williamjm

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"On Stranger Tides" is great fun. Admittedly, "The Anubis Gates" and "Declare" are probably better books overall, but they don't have pirates in them.

By the way, there is a new Powers book out soon (it might even be out in America by now) called "Three Days To Never" about Albert Einstein, spies, time machines and no doubt all sorts of weird stuff.
 

littlemissattitude

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williamjm said:
By the way, there is a new Powers book out soon (it might even be out in America by now) called "Three Days To Never" about Albert Einstein, spies, time machines and no doubt all sorts of weird stuff.
Actually, according to Amazon, Three Days to Never has a released date of Tuesday, August 1. :D I'm especially interested to see if one particular thing made it into the book that was suggested to Powers during a question and answer session I attended at LosCon year before last.

I'm glad you mentioned this. I had been wondering when this book was scheduled to be in bookstores.
 

littlemissattitude

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Well, apparently Amazon lied. Or got their information wrong. Or something. I tried to get the new book this evening, but my local bookstore had the information that the release date is actually August 8.

Oh, well, I bought two books anyway.:p
 

Allegra

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Tim Powers - one of fantasy's best-kept secrets. :)

A secret to me until now. Had a quick check and come up with 2 questions:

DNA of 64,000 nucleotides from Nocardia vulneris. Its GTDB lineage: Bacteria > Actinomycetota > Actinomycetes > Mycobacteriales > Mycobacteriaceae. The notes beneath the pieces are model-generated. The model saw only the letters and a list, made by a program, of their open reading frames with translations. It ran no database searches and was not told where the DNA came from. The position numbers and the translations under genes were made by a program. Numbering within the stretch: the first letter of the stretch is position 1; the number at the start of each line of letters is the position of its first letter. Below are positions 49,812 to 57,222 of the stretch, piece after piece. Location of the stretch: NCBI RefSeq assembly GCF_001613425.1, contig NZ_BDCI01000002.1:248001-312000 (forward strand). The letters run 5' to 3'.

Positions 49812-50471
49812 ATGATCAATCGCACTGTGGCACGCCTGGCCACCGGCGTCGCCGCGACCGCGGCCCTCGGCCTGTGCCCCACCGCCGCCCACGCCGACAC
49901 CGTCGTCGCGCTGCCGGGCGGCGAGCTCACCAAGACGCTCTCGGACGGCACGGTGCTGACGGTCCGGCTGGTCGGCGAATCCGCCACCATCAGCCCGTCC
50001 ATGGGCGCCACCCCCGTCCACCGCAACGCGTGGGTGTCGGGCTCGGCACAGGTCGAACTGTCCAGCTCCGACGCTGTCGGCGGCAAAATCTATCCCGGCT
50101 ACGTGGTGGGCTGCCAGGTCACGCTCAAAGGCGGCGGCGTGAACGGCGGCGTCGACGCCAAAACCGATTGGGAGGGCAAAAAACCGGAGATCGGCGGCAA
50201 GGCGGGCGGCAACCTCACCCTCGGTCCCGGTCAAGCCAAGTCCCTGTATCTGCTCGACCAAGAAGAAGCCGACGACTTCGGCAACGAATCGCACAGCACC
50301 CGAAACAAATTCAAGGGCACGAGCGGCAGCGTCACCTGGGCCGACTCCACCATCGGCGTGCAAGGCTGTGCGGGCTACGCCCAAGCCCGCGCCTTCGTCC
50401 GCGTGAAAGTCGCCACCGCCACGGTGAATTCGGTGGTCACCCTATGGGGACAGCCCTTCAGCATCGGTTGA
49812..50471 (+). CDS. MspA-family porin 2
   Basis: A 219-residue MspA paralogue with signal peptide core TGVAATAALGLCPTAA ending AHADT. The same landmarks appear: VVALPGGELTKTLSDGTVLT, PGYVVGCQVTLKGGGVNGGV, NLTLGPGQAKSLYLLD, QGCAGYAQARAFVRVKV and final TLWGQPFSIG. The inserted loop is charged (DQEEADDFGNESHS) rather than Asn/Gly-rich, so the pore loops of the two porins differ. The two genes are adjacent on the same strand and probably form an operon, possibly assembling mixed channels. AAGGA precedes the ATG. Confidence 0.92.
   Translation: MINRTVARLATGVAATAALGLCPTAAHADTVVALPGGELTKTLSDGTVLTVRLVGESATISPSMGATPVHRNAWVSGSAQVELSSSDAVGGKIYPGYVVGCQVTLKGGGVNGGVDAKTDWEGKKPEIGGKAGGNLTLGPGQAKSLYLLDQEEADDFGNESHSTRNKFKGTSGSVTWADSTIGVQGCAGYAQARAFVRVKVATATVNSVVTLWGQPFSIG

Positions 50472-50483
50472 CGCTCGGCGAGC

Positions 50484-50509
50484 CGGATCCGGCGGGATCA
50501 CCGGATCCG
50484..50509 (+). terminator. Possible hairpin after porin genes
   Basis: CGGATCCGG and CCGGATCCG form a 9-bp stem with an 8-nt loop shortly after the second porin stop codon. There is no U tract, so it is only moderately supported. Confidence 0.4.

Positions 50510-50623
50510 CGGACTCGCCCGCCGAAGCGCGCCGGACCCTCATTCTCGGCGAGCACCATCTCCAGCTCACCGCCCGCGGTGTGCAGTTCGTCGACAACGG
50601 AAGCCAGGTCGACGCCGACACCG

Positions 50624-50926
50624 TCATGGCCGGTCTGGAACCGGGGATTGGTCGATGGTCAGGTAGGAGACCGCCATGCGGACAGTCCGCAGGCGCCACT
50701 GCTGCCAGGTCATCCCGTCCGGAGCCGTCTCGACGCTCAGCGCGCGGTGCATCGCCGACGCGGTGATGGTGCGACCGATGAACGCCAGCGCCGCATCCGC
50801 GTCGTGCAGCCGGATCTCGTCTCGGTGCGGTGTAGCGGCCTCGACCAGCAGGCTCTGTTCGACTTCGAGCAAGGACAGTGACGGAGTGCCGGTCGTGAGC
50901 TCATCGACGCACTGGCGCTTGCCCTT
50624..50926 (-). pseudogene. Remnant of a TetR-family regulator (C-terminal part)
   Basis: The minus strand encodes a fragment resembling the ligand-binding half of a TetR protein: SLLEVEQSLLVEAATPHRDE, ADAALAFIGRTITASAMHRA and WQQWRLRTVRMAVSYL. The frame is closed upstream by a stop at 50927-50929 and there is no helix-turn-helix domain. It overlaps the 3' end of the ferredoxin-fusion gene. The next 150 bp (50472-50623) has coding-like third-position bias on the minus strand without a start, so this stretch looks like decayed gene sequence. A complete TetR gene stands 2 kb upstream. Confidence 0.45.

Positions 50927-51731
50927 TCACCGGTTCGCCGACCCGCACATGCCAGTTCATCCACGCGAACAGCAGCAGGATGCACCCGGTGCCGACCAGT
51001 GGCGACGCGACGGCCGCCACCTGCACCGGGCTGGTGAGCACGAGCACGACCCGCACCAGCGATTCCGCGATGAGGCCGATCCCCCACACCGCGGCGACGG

1. Is his Declare a spy novel or a spy fantasy?
2. Is Anubis Gates his best?
 

williamjm

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A secret to me until now. Had a quick check and come up with 2 questions:

1. Is his Declare a spy novel or a spy fantasy?
2. Is Anubis Gates his best?

1 - Well I suppose it is both, since it is a novel and a fantasy. And has spies in it. There's a lot of espionage stuff in it and a lot of fantasy as well although the fantasy elements are relatively subtle to begin with.
2 - I think so, and a lot of people seem to agree. Of course, it is all a matter of opinion.
 

Allegra

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Thanks, Will. This author didn't seem to be very popular outside of US. I found only two titles listed on play.com. May be it's play's problem. A few years back when Dresden files got popular there were hardly any Jim Butcher's books on play. Now they stocked up all his books.
 

williamjm

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Thanks, Will. This author didn't seem to be very popular outside of US. I found only two titles listed on play.com. May be it's play's problem. A few years back when Dresden files got popular there were hardly any Jim Butcher's books on play. Now they stocked up all his books.

Amazon.co.uk does have a bit more choice. Play.com is a pretty good website but it doesn't have quite as wide a range of books in my experience.
 

Connavar

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Many of his work sounds so interesting.

I ordered Declare,Drawing of The Dark from the library.

I didnt want to read Last Call,Anubis Gate and On Stranger Tides as library cause they are his best works from what i have read from the fans.